I'm in a cell, he's out there all alone, and there's nothing I can do about it.
Illustration by Jun Cen
This article was published in collaboration with the Marshall Project.
When he was in his 60s, my husband Rex was diagnosed with Emery-Dreifuss muscular dystrophy, a slow-moving disease that erodes the muscles and has no cure. By the time I went to prison in 2011, Rex’s health had begun declining, and I was extremely worried about how he would get by without me. I was his only caregiver.
Now it’s gotten worse, and he can barely walk or lift his arms. Without me, he’s alone—we have no children, no other family, and we can’t afford a nurse. I just imagine him sitting there, 24 hours a day, not having anyone to talk to except me when I call him.
Our communication amounts to five minutes in the morning and five minutes in the evening, every day. Fortunately, over this last year and a half, we’ve had video phones installed here in the prison. That’s been a godsend because now we can see each other. But it also lets me see exactly how much my husband has deteriorated.
He’s losing weight, due to his inability to prepare meals. (He survives mainly on frozen dinners.) Often, it seems like he’s just wasting away. The worst part is, it’s all happening right before my eyes, and there’s nothing I can do about it.
Every day is shaped by wonder about whether he’s okay. If I call and he doesn’t answer, I give it a little bit, hoping he just overslept. That’s the problem I have: the unknowing and helplessness.
The first thing we ask each other during every call is, how are you? We always answer fine, even though we’re not fine.
In 2014, three years into my sentence, I was talking with him on the phone and all of a sudden he started slurring his words. I thought he was joking with me. I asked, “Rex, what’s wrong?” He kind of laughed, and said, “I don’t know, I’ve had this all morning. The side of my face feels funny.” I replied, “I need you to hang up and call the paramedics. I think you had a stroke.”
He went to the hospital, and I didn’t hear from him for hours. It was devastating, just the worst thing, that I couldn’t be with him.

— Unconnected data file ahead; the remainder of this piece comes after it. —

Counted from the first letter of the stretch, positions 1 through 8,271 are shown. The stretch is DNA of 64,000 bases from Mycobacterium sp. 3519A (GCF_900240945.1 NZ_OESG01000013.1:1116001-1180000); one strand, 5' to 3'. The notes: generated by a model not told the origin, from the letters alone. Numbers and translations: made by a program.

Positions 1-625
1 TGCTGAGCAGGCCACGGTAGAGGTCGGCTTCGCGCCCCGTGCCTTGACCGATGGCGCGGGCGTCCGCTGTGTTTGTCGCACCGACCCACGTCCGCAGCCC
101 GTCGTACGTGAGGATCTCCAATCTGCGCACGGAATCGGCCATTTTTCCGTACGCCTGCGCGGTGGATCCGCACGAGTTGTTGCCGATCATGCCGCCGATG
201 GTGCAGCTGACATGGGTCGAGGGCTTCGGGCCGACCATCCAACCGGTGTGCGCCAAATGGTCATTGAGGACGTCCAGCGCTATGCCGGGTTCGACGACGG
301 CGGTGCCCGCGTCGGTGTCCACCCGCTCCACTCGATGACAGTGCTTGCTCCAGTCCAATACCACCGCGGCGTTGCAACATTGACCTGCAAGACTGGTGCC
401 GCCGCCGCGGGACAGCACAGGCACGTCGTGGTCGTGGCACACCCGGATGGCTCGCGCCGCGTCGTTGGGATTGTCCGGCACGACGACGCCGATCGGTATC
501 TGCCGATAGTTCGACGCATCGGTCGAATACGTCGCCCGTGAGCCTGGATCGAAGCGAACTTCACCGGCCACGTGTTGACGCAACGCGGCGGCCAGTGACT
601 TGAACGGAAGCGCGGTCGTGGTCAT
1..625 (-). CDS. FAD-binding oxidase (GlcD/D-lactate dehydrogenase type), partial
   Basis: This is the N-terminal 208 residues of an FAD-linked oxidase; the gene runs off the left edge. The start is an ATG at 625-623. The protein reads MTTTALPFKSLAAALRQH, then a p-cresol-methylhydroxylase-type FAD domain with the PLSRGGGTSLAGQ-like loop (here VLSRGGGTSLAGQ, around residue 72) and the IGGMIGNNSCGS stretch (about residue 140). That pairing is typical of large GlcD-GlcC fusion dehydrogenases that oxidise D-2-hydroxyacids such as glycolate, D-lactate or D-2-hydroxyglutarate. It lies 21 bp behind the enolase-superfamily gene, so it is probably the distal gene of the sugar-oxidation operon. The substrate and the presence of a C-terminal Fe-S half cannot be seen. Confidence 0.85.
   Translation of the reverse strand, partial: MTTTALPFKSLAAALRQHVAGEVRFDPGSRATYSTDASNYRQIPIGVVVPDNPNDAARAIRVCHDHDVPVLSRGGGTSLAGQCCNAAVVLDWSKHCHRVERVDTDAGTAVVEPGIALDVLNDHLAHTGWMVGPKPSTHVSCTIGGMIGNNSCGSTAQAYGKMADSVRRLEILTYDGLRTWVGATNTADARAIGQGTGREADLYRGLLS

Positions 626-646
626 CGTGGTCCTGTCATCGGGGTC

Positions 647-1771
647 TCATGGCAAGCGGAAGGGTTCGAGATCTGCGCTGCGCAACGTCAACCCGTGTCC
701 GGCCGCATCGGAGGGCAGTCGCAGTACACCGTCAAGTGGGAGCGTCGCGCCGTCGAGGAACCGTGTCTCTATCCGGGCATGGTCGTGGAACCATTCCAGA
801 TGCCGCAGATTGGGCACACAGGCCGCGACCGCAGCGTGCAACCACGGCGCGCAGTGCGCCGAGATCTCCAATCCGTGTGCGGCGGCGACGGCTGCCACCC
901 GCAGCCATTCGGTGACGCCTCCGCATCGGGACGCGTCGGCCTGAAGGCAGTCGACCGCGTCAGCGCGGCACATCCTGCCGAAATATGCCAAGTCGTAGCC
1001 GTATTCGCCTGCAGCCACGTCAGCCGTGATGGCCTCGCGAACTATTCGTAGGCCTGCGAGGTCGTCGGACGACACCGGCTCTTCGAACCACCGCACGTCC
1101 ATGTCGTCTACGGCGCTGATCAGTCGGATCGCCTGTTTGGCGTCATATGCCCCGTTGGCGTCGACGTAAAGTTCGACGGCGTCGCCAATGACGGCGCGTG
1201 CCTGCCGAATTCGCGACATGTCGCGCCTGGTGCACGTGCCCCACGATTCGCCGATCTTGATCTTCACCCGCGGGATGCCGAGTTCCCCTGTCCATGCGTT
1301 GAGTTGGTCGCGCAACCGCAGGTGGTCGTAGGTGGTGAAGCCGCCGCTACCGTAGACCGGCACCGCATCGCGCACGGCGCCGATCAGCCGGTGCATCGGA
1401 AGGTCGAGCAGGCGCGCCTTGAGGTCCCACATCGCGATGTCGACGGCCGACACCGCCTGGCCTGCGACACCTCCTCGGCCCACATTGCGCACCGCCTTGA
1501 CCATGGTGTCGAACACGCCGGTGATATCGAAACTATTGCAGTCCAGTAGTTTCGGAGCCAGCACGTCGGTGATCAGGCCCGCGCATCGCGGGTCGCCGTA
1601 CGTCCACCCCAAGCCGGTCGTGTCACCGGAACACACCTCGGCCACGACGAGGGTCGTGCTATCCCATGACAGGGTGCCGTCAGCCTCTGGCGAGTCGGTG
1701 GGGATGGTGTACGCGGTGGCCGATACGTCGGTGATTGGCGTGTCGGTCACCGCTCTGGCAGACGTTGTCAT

When I talk to him on the phone now, I listen for a change in his voice. And when I do video calls, I really watch his facial expressions. Meanwhile, I have all his doctors’ names and their numbers. He sends me all of his appointments so I know where he has to be and when; after each one, I wait to learn of the outcome.
We’ve been married for a long time, but information never flows in the other direction—we don’t talk about my life here in prison. I don’t want to bother him with that. Instead, when we can, we try to talk about good times. For Valentine’s Day, he sent me some of our old cards from when we first got married. I have lots of pictures of him and me and our little dog.
He came to see me over three years ago on our 50th wedding anniversary. I hadn’t seen him in more than two years. When I got a call for a visitor, well, it scared me to death—I didn’t know what had happened. I thought they were about to give me some bad news, and never dreamed it would be him. It was just amazing. We could hug and hold hands. I just kept looking at him. We talked and talked and talked.
I haven’t seen him in person since.
Meanwhile, he falls. He fell getting out of the bathtub, and of course, when he falls, he can hardly get up. He had a fall three months ago on the stairs at his condo and hit his head. Now he has to leave there, and the VA is trying to find him some housing. If we each got Social Security, there would be no problem paying rent, but on his own—I’m not eligible for benefits as an inmate —he can’t afford it. He gets healthcare benefits through the VA and Medicare, but we haven’t been able to get a nurse. He’s trying his best to pack up some things. I’ve tried to send some letters to local churches there to see if they can possibly help. I worry tremendously.
When his health started going downhill, I started researching “compassionate release,” a federal program that allows some people to apply to leave prison early in certain situations, like when they’re sick, old, or the only possible caretaker for a family member. You need your warden's approval first, and then that of the Central Office at the federal Bureau of Prisons. The first time I applied, the warden said I had his approval, and would be getting the final answer from Washington anytime. Of course, I made the mistake of telling Rex that. When I got rejected, it was devastating for both of us. You have a doctor’s statement that says this man can hardly pick up a cup, his body is deteriorating, and he has no money. And still, nothing. Where is the compassion in that?
Now I’m applying again. It’s almost like going in circles, and it’s hard not to just give up. But you can’t let someone die, just sitting there without trying. It tears your heart out when you can’t help somebody and you know, if you were there, you could. I’m 73, he’s 74—our lives shouldn’t end like this when there are other options. My husband shouldn’t worry about turning the heat up in the house because he can’t afford it, or even having something good to eat. I just don’t want to lose him when I could help him.
Connie Farris, 73, is serving a 12-year sentence for mail fraud at the Federal Correctional Institution camp in Dublin, California. She has applied twice for compassionate release. The Bureau of Prisons denied her most recent application in July 2017, saying it “would minimize the severity of Mrs. Farris’ offense.” Read more about compassionate release here.